But Bank of America, he claimed, “Put on top of the original payoff- missed payments, late fees, and attorney costs.” So they haven’t reached an agreement, and their foreclosure is still pending at this time.

    MaryJohn said, “We’re not a McMansion here. We’re a 1,500 square foot 1970’s ranch-style house. It’s not going to kill you to give us a break.”

    Brian Davis lived or lives in West Ashely. Court paperwork and various attorneys indicate he’s been nearly impossible to track down.

    Local Attorney Donna Taylor successfully sued Davis on behalf of clients who had a situation very similar to the Palmers. A judge issued a $300,000 judgement against Davis in that case. Taylor said the judge was clearly disgusted with what happened.

    However, Davis didn’t respond to the court and Taylor said he was difficult to find. She’s not sure if her clients will ever get paid. They don’t think Davis actually has many assets at this point. His own home in West Ashley is facing foreclosure.

    Taylor’s clients were able to work it out with their bank and, with some monetary help from the SC Bar Lawyer’s Fund for Client Protection, did not lose their home.

    The Palmers are hoping for such a resolution.

    The couple eventually filed a police report to seek criminal charges against Davis. The Charleston Police Department said a warrant has been issued in the case, but the department spokesperson said they haven’t been able to serve it yet. A copy of the warrant is not available until it is served.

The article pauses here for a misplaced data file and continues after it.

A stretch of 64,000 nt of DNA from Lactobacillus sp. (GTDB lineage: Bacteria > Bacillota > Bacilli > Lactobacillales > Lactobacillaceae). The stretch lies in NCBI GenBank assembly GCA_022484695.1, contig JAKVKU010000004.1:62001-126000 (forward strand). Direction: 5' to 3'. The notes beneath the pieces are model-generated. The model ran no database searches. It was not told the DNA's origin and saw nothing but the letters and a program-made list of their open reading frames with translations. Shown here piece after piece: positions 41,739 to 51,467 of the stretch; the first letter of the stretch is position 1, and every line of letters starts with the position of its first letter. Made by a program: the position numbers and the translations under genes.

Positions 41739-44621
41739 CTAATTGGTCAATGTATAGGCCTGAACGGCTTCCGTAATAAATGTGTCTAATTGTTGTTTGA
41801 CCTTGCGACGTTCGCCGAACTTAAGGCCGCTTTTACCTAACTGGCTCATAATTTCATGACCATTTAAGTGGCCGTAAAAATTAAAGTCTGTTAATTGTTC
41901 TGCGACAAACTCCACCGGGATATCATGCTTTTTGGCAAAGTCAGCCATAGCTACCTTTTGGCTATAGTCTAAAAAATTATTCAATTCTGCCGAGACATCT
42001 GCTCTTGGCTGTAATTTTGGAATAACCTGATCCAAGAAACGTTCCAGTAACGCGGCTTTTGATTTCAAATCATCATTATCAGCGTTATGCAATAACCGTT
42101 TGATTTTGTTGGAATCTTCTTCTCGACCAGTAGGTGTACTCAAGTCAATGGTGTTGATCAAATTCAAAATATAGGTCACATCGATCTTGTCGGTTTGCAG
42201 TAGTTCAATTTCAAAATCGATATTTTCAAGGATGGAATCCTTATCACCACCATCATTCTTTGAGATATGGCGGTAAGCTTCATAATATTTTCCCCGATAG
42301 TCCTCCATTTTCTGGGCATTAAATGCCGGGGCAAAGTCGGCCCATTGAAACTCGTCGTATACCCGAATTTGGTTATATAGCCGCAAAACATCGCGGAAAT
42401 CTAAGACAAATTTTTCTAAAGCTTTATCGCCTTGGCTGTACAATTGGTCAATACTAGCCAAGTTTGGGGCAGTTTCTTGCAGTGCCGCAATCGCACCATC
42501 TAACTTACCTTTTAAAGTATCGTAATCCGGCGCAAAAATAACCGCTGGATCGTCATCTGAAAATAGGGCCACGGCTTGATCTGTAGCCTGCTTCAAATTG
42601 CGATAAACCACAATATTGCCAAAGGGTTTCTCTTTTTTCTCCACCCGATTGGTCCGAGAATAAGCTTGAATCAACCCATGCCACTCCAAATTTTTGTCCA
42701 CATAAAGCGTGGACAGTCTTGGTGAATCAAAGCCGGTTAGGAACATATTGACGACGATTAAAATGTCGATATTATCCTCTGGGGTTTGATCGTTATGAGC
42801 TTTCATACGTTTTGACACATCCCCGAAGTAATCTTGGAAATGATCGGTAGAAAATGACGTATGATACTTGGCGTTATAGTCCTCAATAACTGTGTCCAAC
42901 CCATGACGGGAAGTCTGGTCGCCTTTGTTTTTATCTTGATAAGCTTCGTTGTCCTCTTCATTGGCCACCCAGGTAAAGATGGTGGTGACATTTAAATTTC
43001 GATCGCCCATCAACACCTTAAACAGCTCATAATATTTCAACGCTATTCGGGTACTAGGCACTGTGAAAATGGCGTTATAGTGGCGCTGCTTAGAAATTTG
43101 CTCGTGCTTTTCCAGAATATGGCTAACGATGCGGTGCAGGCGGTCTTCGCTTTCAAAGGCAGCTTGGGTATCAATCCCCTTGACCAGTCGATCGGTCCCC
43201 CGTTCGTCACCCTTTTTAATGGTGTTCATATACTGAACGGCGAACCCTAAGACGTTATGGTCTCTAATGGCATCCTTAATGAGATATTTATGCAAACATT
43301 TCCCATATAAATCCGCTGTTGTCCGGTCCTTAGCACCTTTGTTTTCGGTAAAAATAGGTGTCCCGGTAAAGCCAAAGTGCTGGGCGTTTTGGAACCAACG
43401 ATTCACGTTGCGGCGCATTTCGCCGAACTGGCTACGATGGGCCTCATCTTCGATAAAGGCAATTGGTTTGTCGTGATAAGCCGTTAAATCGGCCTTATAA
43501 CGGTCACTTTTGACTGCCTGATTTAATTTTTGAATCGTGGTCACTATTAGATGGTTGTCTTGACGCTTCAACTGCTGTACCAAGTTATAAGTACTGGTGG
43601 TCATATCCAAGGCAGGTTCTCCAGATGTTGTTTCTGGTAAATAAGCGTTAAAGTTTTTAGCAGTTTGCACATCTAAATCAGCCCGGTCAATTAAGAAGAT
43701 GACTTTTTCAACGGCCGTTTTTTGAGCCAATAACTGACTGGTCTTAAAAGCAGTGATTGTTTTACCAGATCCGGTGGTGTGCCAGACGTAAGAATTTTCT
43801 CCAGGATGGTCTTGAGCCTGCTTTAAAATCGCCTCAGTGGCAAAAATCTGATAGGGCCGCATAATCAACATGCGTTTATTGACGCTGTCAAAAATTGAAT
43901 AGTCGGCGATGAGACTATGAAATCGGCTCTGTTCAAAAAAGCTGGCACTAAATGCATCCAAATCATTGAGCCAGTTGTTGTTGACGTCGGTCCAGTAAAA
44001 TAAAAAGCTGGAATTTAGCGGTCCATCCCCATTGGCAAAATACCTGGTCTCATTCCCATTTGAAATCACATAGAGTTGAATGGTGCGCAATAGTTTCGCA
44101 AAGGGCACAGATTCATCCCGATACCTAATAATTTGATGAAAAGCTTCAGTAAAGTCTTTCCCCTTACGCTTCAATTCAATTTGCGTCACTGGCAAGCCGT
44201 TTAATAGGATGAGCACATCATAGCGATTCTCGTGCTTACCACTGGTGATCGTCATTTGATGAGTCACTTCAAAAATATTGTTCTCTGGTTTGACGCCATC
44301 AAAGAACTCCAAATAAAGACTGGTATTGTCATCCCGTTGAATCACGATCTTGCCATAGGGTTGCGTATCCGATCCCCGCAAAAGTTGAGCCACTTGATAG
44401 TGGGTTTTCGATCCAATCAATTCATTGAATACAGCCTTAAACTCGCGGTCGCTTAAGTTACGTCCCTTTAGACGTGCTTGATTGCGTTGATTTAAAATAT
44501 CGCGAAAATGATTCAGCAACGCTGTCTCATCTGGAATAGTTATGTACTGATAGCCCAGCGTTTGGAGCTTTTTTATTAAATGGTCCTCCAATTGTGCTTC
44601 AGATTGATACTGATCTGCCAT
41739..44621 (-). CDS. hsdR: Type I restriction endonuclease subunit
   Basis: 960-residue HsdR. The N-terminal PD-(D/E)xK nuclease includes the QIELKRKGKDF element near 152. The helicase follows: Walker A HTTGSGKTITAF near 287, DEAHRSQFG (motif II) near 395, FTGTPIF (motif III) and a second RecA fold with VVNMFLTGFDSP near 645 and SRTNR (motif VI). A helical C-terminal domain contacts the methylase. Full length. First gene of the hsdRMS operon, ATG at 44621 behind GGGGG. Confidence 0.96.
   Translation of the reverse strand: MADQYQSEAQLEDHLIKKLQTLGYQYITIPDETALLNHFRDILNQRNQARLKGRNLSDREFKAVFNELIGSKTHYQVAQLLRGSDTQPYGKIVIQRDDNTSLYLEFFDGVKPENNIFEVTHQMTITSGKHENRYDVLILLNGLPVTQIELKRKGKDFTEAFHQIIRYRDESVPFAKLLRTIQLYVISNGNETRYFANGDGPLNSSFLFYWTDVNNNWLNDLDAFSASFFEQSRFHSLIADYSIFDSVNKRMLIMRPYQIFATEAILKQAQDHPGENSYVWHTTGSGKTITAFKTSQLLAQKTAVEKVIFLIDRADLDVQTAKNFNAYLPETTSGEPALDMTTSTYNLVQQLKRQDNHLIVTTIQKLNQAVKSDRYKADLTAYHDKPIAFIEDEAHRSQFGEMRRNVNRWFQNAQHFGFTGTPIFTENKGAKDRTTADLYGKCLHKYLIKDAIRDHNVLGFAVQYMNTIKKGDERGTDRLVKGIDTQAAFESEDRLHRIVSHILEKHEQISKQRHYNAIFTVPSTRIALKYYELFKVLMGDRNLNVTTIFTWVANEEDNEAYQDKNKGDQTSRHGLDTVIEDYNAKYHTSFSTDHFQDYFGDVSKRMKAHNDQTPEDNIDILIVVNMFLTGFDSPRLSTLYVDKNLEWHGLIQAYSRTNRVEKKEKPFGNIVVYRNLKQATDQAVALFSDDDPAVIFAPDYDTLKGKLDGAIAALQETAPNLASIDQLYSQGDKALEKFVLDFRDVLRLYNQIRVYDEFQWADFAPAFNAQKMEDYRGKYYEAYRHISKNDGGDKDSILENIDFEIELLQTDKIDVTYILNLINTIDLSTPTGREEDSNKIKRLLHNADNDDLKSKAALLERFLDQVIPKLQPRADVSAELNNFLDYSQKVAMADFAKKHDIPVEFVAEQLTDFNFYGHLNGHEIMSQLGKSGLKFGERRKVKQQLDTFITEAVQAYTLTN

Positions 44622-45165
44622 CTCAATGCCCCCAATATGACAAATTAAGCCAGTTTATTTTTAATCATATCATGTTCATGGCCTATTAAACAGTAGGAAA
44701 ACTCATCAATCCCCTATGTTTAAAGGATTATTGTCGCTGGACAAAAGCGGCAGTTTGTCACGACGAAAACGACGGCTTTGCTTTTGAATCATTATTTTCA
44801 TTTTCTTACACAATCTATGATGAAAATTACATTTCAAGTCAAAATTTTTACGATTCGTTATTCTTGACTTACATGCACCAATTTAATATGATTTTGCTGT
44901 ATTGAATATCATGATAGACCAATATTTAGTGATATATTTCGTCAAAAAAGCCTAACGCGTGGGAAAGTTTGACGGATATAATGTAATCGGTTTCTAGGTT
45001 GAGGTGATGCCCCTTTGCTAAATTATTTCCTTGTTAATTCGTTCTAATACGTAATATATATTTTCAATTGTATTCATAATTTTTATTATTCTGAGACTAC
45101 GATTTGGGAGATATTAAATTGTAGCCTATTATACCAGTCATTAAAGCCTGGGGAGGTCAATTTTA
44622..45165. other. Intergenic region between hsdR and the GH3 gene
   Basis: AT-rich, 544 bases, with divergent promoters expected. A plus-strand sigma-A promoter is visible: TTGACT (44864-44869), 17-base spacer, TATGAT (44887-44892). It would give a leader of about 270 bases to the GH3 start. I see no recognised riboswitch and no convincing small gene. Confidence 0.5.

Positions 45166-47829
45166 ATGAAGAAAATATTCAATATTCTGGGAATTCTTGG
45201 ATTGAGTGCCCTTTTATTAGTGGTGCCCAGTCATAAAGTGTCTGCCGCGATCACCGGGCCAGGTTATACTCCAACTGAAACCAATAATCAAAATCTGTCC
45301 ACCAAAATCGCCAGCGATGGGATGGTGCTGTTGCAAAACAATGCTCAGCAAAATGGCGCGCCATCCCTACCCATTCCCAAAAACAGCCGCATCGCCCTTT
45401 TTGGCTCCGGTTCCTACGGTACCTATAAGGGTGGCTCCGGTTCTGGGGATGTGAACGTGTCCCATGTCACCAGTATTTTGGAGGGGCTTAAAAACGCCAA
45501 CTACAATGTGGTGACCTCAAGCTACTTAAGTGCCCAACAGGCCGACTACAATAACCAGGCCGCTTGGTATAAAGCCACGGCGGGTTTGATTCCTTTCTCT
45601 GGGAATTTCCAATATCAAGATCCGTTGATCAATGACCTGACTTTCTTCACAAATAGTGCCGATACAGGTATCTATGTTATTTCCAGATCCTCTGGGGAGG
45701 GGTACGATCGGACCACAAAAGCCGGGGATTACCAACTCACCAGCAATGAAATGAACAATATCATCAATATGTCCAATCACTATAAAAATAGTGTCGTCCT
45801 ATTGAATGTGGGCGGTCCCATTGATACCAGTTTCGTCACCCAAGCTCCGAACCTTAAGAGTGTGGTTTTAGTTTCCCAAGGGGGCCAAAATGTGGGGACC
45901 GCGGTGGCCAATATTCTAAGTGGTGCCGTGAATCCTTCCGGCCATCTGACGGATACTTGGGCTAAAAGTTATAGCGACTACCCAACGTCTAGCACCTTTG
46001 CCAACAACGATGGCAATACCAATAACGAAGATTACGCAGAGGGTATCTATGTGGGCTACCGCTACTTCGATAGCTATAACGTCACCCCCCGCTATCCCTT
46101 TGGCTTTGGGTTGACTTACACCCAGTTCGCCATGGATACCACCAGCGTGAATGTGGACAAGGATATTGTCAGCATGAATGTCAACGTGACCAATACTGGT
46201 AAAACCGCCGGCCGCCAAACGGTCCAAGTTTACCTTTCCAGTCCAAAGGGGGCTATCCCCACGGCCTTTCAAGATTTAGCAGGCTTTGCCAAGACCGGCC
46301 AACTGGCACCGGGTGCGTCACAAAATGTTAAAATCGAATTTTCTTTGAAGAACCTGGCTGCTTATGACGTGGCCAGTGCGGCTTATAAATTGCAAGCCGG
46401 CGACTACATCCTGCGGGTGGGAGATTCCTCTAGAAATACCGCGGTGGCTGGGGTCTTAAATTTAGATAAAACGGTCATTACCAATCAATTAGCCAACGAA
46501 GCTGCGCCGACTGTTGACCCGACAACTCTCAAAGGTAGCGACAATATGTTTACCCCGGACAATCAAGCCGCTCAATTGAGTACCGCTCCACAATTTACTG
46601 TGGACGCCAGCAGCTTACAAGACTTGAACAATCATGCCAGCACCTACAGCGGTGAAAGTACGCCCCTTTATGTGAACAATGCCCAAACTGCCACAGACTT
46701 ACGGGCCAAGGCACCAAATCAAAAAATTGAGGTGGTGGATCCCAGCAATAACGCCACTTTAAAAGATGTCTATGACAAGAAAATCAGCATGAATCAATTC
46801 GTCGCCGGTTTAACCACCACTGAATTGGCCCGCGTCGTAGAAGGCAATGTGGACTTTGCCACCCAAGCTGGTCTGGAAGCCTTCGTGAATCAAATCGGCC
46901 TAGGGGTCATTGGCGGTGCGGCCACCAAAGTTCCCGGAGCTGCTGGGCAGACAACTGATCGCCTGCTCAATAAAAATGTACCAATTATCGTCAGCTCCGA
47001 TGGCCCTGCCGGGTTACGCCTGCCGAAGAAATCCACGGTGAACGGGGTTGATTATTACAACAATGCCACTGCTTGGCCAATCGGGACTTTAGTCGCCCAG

Davis has not responded to multiple requests for comment.

    “How could this guy be out there walking around living while he’s done this to this many people?” William questioned.
For more, see Family facing foreclosure says lawyer stole mortgage payoff.

For a story update, see Former attorney charged with Breach of Trust:
  • Charleston Police arrested Brian Nathan Davis []. Davis is charged with Breach of Trust with intent to commit fraud.
For the disbarment ruling, see In the Matter of Davis, 411 S.C. 209, 768 S.E.2d 206 (2015), which describes 17 matters involving the misappropriation of trust funds, among other bad acts. Among the title companies who cancelled Davis' authority to issue title policies prior to this ripoff were Chicago Title Company and Commonwealth Land Title Company.
(1) The Lawyers’ Fund For Client Protection of the State of South Carolina, established by the state's Supreme Court and administered by the South Carolina Bar, reimburses qualified clients for money or property mishandled by Bar members. The loss must be one that was caused by the dishonest conduct of the lawyer acting either as an attorney or as a fiduciary in the matter in which the loss arose. The loss to be paid to any one client shall not exceed $40,000; the aggregate total of claims paid per attorney shall not exceed $200,000, according to the Fund's rules.

For similar "attorney ripoff reimbursement funds" that attempt to clean up the financial mess created by the dishonest conduct of lawyers licensed in other states and Canada, see:
Maps available courtesy of The National Client Protection Organization, Inc.